Selma City Council Agrees To Settlement

Selma loses court battle over Nathan Bedford Forrest monument

Alabama

Here’s some good news for a change: the Selma City Council has approved a settlement in a lawsuit over the theft of the bust of Nathan Bedford Forrest in Live Oak Cemetary.

KTK Mining sued the Selma City Council when it suspended the company’s building permit after construction began to replace the bust and add additional security features to the site.

A group of black protestors attempted to stop construction on the monument. As part of the settlement, the United Daughters of the Confederacy got the deed to Confederate Circle and KTK Mining will receive $100,000 in damages:

“Randolph said he felt the city was giving up too much in the settlement.

“We are giving them a deed to the land and $50,000 and I just think that is too much,” he said.

With the settlement approved, city attorney Jimmy Nunn said the lawsuit is effectively over.

Had the settlement not been approved, Nunn said the city faced much larger consequences, including paying nearly $300,000 in attorney’s fees. .”

Update: Even better, Rose Sanders was arrested at the Selma City Council meeting. Sanders is a well known and hated figure among the White community.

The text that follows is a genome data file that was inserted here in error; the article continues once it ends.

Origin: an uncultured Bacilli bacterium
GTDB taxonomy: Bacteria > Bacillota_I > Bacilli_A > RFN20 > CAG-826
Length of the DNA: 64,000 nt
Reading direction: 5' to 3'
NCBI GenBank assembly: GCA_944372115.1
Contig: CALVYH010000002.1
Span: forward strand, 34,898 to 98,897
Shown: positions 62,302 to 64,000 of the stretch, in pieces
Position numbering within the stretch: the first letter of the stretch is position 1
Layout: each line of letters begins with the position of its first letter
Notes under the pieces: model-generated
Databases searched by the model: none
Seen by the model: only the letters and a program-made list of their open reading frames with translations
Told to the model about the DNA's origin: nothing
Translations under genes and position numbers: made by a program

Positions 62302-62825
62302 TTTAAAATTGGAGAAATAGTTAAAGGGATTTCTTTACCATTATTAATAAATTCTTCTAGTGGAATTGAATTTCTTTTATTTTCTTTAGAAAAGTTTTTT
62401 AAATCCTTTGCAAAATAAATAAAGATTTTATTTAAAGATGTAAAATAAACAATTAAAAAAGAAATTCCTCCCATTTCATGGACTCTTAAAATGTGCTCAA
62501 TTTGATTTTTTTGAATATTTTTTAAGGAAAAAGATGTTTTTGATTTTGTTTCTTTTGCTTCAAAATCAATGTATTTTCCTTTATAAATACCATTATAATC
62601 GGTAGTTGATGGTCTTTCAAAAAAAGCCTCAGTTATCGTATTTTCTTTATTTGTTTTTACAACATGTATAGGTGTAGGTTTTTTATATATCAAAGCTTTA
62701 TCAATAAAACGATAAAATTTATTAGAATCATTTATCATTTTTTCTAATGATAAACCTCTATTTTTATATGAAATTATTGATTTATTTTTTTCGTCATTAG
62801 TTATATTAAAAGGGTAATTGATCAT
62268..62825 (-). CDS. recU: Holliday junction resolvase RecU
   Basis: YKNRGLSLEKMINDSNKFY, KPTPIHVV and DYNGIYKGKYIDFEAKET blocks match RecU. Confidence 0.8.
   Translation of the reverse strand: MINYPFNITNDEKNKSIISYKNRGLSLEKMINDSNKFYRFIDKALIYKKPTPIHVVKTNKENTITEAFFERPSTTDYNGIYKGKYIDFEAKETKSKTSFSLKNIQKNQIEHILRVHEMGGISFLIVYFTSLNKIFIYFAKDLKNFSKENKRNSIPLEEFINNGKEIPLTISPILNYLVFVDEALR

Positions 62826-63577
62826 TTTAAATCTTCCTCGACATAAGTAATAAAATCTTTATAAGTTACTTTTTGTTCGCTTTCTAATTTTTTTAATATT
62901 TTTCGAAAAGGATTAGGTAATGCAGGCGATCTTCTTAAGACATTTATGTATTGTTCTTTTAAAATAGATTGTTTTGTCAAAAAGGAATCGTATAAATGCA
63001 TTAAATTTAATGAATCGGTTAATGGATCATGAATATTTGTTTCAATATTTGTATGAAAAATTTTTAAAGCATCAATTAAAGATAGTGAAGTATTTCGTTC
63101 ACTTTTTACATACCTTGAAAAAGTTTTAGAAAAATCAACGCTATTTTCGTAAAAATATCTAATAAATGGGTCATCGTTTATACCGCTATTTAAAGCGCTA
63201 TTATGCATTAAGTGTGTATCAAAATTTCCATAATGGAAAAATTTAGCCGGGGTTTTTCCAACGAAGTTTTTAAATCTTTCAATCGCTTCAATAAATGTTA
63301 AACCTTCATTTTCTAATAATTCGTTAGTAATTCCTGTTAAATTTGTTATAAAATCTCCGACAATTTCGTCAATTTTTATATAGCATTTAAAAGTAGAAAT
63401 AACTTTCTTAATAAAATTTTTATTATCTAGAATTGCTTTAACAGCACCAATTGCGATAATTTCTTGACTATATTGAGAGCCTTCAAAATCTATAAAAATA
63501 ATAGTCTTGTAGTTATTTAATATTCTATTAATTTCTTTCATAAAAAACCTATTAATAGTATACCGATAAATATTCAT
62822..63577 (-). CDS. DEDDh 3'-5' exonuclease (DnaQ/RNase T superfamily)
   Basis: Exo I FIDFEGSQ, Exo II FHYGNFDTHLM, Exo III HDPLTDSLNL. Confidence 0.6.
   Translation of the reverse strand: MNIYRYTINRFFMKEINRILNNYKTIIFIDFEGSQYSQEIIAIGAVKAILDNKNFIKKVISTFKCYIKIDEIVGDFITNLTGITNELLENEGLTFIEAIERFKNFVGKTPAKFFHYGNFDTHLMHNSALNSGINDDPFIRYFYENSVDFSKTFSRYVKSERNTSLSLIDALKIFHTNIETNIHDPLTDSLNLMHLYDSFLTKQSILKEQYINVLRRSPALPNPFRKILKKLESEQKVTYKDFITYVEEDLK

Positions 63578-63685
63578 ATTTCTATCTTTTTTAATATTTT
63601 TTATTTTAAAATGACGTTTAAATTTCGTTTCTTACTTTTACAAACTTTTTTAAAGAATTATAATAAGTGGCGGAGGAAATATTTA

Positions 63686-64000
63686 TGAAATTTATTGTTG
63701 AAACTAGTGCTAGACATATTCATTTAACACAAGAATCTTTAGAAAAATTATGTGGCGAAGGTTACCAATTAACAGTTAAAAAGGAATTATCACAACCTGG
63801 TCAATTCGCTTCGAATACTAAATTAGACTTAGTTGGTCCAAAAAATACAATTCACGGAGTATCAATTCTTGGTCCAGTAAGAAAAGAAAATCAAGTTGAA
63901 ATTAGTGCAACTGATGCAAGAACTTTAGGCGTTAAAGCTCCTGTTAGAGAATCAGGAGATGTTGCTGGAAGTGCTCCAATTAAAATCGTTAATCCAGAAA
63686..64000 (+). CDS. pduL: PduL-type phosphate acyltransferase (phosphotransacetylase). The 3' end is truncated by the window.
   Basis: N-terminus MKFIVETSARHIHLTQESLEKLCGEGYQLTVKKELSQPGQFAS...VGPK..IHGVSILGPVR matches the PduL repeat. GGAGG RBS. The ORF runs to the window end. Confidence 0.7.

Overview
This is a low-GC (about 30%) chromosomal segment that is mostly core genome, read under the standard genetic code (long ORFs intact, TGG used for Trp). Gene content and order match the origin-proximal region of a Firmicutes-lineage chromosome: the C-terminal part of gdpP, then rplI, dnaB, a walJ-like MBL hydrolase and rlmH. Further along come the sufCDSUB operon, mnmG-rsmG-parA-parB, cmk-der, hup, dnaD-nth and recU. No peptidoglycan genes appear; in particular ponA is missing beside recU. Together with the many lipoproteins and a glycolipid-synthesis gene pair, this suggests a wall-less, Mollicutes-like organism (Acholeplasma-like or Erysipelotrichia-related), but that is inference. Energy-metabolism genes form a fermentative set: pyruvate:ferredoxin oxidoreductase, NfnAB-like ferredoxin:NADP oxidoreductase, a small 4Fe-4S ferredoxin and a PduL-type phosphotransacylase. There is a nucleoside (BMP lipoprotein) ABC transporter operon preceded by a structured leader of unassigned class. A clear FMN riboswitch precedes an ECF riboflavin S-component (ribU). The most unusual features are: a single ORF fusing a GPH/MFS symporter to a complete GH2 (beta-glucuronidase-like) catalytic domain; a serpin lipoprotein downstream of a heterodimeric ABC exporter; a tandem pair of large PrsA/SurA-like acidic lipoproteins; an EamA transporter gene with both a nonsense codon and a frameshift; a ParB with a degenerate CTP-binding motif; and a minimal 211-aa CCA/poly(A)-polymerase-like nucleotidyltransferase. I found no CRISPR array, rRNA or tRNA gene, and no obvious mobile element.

Note: In hindsight, I see this as a missed opportunity.

The theft of the Forrest monument, the actions of the Selma City Council, the black protestors, and the polarization it generated in the community would have been a good occasion for the League or the CofCC to get involved.

3 Comments

  1. That’s who I wrote in on my 2012 presidential ballot: Nathan Bedford Forrest–not Rose Sanders. He ran a spare campaign, though I was confident his interred remains would work harder to advance our interests than either of the primary party candidates.

  2. In 1965 my grandparents lived by this cemetery. I don’t remember seeing many blacks of course I was very young and may simply not remember well. I can remeber playing safely in neighborhood.

    It is a dangerous place for white people now.

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